Its pleasures are mild, but the latest Smurfs movie—the third film in the franchise—aims to entertain younger viewers without torturing older kids and adults who might get dragged along to the theater. On that score, it mostly succeeds. The story is formulaic but surprising in providing a sweetly moving finale. 3 out of 5.


The little blue creatures known as Smurfs are back, with a focus this time on the only female in the bunch—Smurfette (voice of Demi Lovato). Spurred by a map, she and her friends Hefty (Joe Manganiello), Brainy (Danny Pudi) and Clumsy (Jack McBrayer) journey through the forbidden forest. Pursued by the evil Gargamel (Rainn Wilson), his cat, and a bird that can’t quite fly straight, the Smurfs race to find the Lost Village, which holds surprises for all.

What Works?

The story of a female Smurf finding a purpose—a defining trait, like all the other (male) Smurfs have (e.g., Brainy, Clumsy, Jokey, Baker)—is meaningful without coming across as a lecture. While the voice work here isn’t among the finest vocal performances in animated films, Wilson’s performance as Gargamel is inspired at times

What Doesn’t?

The film hits a patch where it becomes a tiresome collection of set-piece action sequences—one chase scene after another—that indicate the filmmakers weren’t confident enough in their main story themes to carry the narrative forward. Instead, they give us scenes of the Smurfs in peril that feel unthreatening because we never believe any harm will come to them.

Christian Worldview Elements / Spiritual Themes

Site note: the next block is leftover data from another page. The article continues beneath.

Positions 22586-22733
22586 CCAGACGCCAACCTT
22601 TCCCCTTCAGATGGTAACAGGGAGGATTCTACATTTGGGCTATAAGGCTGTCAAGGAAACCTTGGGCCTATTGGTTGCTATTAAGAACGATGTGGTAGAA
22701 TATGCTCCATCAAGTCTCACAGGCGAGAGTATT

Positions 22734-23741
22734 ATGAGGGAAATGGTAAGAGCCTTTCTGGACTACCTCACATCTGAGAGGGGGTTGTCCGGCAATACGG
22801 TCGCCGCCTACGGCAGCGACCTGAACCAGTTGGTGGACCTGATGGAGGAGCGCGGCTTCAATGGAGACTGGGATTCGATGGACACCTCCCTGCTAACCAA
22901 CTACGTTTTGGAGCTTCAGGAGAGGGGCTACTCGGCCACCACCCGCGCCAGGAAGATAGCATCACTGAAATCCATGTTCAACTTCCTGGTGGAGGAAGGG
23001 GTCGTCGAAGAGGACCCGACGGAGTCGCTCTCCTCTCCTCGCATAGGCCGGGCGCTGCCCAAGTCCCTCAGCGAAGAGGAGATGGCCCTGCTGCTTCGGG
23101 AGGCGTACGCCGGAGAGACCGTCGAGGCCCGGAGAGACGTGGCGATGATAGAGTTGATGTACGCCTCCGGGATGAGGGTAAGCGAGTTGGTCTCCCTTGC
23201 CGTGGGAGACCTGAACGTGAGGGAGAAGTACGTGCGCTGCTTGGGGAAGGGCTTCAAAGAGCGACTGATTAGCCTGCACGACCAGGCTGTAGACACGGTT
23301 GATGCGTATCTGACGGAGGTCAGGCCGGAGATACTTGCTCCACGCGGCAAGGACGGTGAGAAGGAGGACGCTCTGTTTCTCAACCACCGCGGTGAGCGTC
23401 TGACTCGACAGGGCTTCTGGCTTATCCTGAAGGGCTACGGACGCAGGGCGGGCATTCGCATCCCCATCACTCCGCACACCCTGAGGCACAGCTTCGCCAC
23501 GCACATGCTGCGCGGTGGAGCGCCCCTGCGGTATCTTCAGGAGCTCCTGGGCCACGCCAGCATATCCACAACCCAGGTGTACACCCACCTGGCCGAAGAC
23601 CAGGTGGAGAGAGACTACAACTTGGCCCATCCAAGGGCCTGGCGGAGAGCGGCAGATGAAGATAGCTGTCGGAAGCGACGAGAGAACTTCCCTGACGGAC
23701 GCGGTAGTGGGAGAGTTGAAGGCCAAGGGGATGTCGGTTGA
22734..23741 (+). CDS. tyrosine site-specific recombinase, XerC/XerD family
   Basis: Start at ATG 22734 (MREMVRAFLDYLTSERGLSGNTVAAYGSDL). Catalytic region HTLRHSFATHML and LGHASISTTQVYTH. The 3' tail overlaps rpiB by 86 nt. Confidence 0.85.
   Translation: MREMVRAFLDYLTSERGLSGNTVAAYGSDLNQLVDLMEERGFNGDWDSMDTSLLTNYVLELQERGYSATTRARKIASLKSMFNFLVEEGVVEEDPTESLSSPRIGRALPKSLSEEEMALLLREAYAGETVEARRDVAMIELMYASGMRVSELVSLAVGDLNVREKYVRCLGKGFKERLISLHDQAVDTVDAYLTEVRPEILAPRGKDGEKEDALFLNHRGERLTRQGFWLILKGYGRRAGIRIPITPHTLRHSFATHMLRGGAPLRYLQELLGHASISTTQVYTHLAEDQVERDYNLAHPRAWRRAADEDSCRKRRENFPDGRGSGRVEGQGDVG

Magic is behind Gargamel’s creation of Smurfette from a lump of clay, but the good magic of Papa Smurf (Mandy Patinkin) transforms Smurfette into a kind, gentle Smurf. The Smurfs help to save Gargamel just when it seems his life is endangered, but he repays them with evil rather than with good. He also tries to persuade Smurfette that she was made to do his bidding and that her purpose is to lead him to the Smurfs’ village. Just when it seems all is lost, the film takes a redemptive turn and suggests that evil can be overcome by goodness, although this isn’t presented in theological terms.

CAUTIONS (may contain spoilers)

The Bottom Line

RECOMMENDED FOR: Viewers of all ages can enjoy Smurfs: The Lost Village, even though it won’t appeal to every individual viewer equally across age groups. The story is easy to follow, the main characters gently appealing, and the cartoonish villain (no pun intended) won’t frighten younger children (he’s a target for humor more often than he is palpably menacing). The ending is genuinely moving and was met with enthusiastic applause at the screening I attended.

NOT RECOMMENDED FOR: Those who struggle with magic or those who so cherish the earlier Smurfs cartoons and films that they can’t abide an update.

Smurfs: The Lost Village, directed by Kelly Asbury, opens in theaters April 7, 2017. It runs 89 minutes and stars Demi Lovato, Julia Roberts, Rainn Wilson, Ellie Kemper, Mandy Patinkin, Jack McBrayer, Michelle Rodriguez, Danny Pudi, Jake Johnson and Joe Manganiello. Watch the trailer for Smurfs: The Lost Village here.

Christian Hamaker brings a background in both Religion (M.A., Reformed Theological Seminary) and Film/Popular Culture (B.A., Virginia Tech) to his reviews. He still has a collection of more than 100 laserdiscs, and for DVDs patronizes the local library. Streaming? What is this “streaming” of which you speak? He’ll figure it out someday. Until then, his preferred viewing venue is a movie theater. Christian is happily married to Sarah, a parent coach and author of [email protected] and Ending Sibling Rivalry.

Publication date: April 6, 2017

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